As shown in FIG. 1, the guide 10 present an upwardly extending shaft which is narrower than the main part of the guide. This shaft is provided with external screw threads which mesh with corresponding screw threads provided in a bore of the drill stem 9, thereby enabling the guide 10 and the drill bit 11, which is attached to the guide 10, to be removably fixed to the drill stem 9. The screw connection between the guide 10 and the drill stem 9 is not rotatable under normal conditions, and can only be loosened with the aid of a tool after the drilling arrangement has been withdrawn from the drill hole or bore. The guide 10 also presents a downwardly extending cylindrical shaft, which is also narrower than the main part of the guide. The drill bit 11 is provided with a hollow shank, which is adapted to embrace the downwardly extending shaft of the guide and is secured thereto in such a manner as to permit only limited rotational movement of the drill bit relative to the said downwardly extending shaft.
As will be seen from FIG. 1, the guide 10 is so formed that, in the drilling position, the drill stem 9 is out of alignment with the centre of the lining tube 8, and is offset in a direction towards that part of the drill bit which exhibits the highest degree of eccentricity. Among other things, this offsetting of the drill bit 11 affords a more uniform distribution of the loads on the head of the drill bit in percussive drilling operations.
The arrows 12 in FIGS. 3 to 5 illustrate the direction of rotation of the drill bit 11 during a drilling operation. In FIG. 3, the arrow 13 indicates the force with which the guide 10 is urged against the lining tube 8 as a result of torque required to rotate the drill bit, the arrow 14 indicates the force with which the guide is pressed against the lining tube 8 as a result of the pressure of the bit against the peripheral wall of the hole and the arrow 15 indicates the resultant of forces 13 and 14.
The guide 10 has an irregular cross-section, the periphery comprising a circular-arcuate sector 16, which defines a surface part of the guide that lies in abutment with the lining tube 8 during a drilling operation, guide sectors 17 and 18, each of which is spaced from the lining tube 8 during drilling to present a gap of uniform width, and a circular-arcuate sector 19 of the guide periphery which presents to the lining tube 8 a gap of varying width, where the width of the gap at the central region of said sector is greater than that presented by the guide sectors 17 and 18. The contour of the guide-sector 19 conforms with the interior profile of the lining tube 8, when the drill bit occupies its withdrawn position in the lining tube, as will be described.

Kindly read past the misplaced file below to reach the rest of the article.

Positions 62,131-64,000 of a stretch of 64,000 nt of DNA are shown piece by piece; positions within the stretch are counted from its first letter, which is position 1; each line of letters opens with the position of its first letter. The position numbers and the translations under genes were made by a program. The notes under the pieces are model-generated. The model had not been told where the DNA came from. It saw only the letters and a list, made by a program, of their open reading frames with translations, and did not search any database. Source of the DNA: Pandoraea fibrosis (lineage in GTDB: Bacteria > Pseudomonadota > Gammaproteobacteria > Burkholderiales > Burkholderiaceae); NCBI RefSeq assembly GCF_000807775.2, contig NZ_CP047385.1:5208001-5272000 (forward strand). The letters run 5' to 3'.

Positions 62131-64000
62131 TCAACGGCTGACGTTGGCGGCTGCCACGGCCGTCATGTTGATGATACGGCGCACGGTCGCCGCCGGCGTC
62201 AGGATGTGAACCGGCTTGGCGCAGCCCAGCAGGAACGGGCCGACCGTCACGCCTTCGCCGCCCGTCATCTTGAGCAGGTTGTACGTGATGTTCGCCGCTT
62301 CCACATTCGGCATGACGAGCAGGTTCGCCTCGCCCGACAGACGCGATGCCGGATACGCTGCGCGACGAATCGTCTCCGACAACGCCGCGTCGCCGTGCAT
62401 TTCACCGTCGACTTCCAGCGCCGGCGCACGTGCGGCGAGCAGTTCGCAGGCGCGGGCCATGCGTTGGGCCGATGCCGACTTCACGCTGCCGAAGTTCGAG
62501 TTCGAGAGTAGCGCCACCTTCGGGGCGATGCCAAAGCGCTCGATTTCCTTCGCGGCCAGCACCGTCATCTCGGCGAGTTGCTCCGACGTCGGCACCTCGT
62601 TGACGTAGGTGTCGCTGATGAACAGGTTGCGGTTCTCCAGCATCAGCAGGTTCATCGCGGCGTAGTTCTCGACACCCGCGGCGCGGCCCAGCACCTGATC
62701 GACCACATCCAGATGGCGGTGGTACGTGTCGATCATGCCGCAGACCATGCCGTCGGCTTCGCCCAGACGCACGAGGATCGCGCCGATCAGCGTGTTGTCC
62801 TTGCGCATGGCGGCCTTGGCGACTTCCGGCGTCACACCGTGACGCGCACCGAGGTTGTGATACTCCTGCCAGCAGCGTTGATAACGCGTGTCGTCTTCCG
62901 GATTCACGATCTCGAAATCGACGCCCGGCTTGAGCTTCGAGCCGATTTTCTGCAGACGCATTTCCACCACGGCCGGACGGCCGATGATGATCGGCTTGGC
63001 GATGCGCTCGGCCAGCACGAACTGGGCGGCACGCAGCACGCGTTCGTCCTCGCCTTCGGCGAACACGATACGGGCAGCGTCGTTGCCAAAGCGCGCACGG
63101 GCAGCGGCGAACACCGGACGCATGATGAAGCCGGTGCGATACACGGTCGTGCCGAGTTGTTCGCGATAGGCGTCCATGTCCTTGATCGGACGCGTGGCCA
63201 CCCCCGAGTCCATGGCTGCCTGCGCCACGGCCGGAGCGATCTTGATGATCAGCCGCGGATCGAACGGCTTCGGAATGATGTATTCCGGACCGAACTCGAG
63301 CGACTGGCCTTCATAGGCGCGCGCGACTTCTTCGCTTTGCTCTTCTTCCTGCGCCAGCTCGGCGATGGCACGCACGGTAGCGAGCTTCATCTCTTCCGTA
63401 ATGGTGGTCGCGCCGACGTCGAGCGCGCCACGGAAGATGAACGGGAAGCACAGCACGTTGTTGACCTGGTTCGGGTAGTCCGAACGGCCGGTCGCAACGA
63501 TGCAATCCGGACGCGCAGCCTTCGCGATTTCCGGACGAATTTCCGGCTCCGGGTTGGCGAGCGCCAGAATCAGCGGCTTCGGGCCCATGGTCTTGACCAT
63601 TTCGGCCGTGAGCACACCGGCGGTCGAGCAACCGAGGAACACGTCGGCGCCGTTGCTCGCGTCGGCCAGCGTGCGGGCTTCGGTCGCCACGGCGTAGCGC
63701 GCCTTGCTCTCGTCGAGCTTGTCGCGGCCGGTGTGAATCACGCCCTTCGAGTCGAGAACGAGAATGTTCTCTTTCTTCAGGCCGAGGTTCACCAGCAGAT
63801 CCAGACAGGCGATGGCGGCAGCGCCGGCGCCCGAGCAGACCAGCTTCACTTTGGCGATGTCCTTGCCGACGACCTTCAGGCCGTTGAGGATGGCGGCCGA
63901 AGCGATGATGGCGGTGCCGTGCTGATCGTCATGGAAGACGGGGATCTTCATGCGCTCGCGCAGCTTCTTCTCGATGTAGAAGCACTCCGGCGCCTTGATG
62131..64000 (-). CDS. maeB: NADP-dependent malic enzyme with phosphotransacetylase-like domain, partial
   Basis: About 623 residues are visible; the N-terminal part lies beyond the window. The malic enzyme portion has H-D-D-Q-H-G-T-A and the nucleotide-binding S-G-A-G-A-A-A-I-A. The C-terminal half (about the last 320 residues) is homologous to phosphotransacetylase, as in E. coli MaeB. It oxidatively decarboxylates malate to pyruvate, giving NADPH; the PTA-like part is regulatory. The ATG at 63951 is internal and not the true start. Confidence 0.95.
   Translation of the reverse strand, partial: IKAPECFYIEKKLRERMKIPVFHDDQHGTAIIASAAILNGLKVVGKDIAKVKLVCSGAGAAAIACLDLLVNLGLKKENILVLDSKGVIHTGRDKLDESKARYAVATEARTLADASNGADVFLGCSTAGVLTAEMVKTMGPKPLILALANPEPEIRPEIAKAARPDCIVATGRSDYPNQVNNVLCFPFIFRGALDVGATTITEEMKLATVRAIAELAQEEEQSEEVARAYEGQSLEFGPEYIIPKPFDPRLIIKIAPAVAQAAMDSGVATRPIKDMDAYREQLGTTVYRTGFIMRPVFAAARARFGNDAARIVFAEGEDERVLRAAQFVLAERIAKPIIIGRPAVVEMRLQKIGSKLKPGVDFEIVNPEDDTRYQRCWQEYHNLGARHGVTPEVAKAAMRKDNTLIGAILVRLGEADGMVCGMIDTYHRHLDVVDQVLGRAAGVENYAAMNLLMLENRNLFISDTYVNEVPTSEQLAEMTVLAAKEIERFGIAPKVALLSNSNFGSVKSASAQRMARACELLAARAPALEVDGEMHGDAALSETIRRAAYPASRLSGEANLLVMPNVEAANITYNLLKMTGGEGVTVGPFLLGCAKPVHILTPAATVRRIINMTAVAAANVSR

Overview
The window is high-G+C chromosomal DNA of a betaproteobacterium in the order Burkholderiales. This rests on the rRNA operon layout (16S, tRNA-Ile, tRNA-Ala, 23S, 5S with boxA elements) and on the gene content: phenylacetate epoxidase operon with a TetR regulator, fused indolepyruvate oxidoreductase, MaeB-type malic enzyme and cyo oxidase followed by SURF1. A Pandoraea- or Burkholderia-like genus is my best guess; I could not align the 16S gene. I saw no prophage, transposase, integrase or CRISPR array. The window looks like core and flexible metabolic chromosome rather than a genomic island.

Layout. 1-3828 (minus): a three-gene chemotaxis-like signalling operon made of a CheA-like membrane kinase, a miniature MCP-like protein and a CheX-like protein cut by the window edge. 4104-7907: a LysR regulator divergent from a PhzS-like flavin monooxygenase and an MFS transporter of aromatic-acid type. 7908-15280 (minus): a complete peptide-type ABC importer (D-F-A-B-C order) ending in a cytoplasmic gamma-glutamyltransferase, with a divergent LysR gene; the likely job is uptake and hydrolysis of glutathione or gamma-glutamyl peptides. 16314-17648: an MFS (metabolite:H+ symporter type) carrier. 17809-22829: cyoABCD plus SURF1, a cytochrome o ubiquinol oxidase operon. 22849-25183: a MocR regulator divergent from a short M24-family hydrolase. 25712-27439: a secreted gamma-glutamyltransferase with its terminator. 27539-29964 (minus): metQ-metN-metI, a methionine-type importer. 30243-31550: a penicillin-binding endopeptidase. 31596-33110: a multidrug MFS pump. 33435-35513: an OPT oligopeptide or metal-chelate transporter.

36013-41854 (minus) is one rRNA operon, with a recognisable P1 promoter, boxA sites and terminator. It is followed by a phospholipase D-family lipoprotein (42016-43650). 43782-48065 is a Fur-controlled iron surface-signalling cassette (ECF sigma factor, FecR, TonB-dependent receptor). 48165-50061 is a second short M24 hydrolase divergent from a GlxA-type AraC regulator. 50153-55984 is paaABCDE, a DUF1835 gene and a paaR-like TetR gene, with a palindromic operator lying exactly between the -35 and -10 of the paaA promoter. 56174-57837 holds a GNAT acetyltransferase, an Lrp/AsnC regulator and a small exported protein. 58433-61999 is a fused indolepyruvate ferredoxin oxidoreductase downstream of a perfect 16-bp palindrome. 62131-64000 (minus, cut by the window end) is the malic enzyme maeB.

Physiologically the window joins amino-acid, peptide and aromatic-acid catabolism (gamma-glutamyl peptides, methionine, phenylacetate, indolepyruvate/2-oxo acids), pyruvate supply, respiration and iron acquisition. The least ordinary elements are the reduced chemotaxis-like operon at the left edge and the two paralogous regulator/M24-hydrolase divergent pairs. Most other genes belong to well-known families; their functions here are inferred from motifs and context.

As best shown in FIG. 4, when the drill bit 11 is in its operative position, sectors 20, 21 of the shank of the drill bit are uniformly spaced from the respective sectors 17, 18 of the guide and the lining. A circular-arcuate sector 22 of the shank periphery, that lies between the sectors 20 and 21 affords supplementary guidance of the drill bit by cooperation with the lining tube during a drilling operation. A circular-arcuate sector 23 of the shank periphery presents a gap of varying width to the lining tube 8, the width of said gap in the centre region of the sector being greater than the width of the gaps presented by the respective sectors 20 and 21. The contour of the sector 23 conforms to the interior contour of the lining tube 8 when the drill bit occupies its withdrawn position within the lining tube.
A locking element 24, in the form of a circular cylindrical rod mounted in the shank of the drill bit, is received within a groove 25 in the downwardly extending eccentric shaft of the guide. The locking element 24 is so formed that the drill bit can be turned through 180°, i.e. between the aforesaid drilling position and the aforesaid withdrawn position, but is locked against axial movement relative to the guide. When assembling the drill arrangement, the locking element can be secured to the bit shank by means of welds. An air-flushing channel 26, connects a central air-flushing channel 27 with the groove 25 and with the bearing gaps between the bitshank and the guide 10, thereby facilitating lubrication and cleansing operations.